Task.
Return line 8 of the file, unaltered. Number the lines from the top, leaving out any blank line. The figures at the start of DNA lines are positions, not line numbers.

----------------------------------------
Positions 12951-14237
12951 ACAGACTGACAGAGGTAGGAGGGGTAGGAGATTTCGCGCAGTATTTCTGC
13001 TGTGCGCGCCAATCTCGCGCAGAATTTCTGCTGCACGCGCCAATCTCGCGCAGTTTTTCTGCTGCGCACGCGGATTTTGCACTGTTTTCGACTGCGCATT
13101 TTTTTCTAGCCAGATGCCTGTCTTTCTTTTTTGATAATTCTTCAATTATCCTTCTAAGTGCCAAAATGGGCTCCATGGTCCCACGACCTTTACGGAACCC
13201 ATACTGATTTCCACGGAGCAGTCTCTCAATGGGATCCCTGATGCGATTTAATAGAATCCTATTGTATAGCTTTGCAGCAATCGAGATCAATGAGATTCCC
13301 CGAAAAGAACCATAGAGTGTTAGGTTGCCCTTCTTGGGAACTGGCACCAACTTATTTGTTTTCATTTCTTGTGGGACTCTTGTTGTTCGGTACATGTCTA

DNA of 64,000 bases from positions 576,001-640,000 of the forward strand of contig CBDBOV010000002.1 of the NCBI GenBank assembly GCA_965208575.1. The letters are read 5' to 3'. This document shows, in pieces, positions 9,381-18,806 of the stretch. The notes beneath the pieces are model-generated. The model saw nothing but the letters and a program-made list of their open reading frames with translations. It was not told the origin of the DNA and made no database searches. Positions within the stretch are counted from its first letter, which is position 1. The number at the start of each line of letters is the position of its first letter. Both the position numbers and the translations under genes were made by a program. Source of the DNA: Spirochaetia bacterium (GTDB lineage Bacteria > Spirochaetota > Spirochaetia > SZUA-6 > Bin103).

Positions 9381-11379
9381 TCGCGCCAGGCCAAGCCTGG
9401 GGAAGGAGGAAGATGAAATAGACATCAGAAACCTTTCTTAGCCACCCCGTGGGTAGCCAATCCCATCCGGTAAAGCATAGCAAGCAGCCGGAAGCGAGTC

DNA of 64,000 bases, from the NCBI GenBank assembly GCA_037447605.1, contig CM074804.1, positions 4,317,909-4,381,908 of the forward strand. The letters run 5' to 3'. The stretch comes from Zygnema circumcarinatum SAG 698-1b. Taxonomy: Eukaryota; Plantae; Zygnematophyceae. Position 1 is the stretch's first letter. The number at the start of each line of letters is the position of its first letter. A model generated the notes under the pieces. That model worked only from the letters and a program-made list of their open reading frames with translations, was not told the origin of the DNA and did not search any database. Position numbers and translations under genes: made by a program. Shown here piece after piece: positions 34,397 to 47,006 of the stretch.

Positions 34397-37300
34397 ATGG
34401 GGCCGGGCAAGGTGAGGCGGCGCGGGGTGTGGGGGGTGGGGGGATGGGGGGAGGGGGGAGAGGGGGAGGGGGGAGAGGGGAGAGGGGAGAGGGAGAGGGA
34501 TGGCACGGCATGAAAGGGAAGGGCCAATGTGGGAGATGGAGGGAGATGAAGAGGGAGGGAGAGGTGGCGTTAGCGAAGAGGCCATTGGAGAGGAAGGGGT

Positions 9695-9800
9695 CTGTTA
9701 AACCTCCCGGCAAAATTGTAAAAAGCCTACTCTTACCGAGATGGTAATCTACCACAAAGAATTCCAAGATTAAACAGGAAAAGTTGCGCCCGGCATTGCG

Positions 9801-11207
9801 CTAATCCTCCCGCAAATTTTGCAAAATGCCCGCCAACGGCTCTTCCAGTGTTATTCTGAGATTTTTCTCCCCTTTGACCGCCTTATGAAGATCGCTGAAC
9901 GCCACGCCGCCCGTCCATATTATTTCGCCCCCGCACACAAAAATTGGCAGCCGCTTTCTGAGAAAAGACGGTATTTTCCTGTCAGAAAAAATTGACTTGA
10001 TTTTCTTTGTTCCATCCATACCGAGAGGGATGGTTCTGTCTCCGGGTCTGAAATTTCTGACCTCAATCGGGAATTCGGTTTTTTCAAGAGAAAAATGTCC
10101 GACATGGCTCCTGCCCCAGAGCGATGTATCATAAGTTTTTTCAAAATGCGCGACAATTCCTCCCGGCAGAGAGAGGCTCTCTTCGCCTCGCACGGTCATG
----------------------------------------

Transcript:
Positions 9381-11379